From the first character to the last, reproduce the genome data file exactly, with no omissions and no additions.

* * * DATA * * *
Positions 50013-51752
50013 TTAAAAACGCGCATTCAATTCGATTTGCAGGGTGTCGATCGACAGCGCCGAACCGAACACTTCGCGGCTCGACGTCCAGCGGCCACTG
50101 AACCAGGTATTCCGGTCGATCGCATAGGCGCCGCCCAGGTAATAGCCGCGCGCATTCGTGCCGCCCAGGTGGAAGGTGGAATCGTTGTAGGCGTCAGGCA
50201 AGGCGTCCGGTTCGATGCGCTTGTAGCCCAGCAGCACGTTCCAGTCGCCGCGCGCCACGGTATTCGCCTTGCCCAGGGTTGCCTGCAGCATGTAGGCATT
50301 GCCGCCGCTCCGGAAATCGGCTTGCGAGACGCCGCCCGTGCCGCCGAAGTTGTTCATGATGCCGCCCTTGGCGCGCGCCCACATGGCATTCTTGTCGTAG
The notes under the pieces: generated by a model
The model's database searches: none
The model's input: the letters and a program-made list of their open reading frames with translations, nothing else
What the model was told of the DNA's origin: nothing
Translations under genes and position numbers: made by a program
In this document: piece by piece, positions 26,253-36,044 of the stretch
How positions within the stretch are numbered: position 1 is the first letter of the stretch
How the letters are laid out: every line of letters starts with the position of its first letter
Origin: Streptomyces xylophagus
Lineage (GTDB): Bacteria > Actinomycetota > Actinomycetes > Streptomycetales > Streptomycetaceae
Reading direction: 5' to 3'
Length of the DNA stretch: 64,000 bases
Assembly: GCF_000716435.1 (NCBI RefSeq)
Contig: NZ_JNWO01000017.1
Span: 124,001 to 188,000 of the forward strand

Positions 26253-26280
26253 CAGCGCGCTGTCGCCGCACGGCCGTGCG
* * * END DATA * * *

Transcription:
Positions 50013-51752
50013 TTAAAAACGCGCATTCAATTCGATTTGCAGGGTGTCGATCGACAGCGCCGAACCGAACACTTCGCGGCTCGACGTCCAGCGGCCACTG
50101 AACCAGGTATTCCGGTCGATCGCATAGGCGCCGCCCAGGTAATAGCCGCGCGCATTCGTGCCGCCCAGGTGGAAGGTGGAATCGTTGTAGGCGTCAGGCA
50201 AGGCGTCCGGTTCGATGCGCTTGTAGCCCAGCAGCACGTTCCAGTCGCCGCGCGCCACGGTATTCGCCTTGCCCAGGGTTGCCTGCAGCATGTAGGCATT
50301 GCCGCCGCTCCGGAAATCGGCTTGCGAGACGCCGCCCGTGCCGCCGAAGTTGTTCATGATGCCGCCCTTGGCGCGCGCCCACATGGCATTCTTGTCGTAG
The notes under the pieces: generated by a model
The model's database searches: none
The model's input: the letters and a program-made list of their open reading frames with translations, nothing else
What the model was told of the DNA's origin: nothing
Translations under genes and position numbers: made by a program
In this document: piece by piece, positions 26,253-36,044 of the stretch
How positions within the stretch are numbered: position 1 is the first letter of the stretch
How the letters are laid out: every line of letters starts with the position of its first letter
Origin: Streptomyces xylophagus
Lineage (GTDB): Bacteria > Actinomycetota > Actinomycetes > Streptomycetales > Streptomycetaceae
Reading direction: 5' to 3'
Length of the DNA stretch: 64,000 bases
Assembly: GCF_000716435.1 (NCBI RefSeq)
Contig: NZ_JNWO01000017.1
Span: 124,001 to 188,000 of the forward strand

Positions 26253-26280
26253 CAGCGCGCTGTCGCCGCACGGCCGTGCG